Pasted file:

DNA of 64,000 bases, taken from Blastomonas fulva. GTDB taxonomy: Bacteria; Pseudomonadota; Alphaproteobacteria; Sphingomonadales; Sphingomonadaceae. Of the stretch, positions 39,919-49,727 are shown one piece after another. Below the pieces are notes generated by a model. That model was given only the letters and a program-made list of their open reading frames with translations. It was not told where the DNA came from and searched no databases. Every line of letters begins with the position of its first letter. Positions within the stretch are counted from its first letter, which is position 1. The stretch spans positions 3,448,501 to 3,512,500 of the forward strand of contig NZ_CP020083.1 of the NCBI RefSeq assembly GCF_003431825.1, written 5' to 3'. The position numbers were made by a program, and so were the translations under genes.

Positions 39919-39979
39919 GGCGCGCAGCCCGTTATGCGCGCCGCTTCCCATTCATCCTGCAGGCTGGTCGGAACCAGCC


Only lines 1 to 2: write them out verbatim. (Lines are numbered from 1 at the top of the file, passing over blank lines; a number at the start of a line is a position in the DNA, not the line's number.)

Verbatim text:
DNA of 64,000 bases, taken from Blastomonas fulva. GTDB taxonomy: Bacteria; Pseudomonadota; Alphaproteobacteria; Sphingomonadales; Sphingomonadaceae. Of the stretch, positions 39,919-49,727 are shown one piece after another. Below the pieces are notes generated by a model. That model was given only the letters and a program-made list of their open reading frames with translations. It was not told where the DNA came from and searched no databases. Every line of letters begins with the position of its first letter. Positions within the stretch are counted from its first letter, which is position 1. The stretch spans positions 3,448,501 to 3,512,500 of the forward strand of contig NZ_CP020083.1 of the NCBI RefSeq assembly GCF_003431825.1, written 5' to 3'. The position numbers were made by a program, and so were the translations under genes.

Positions 39919-39979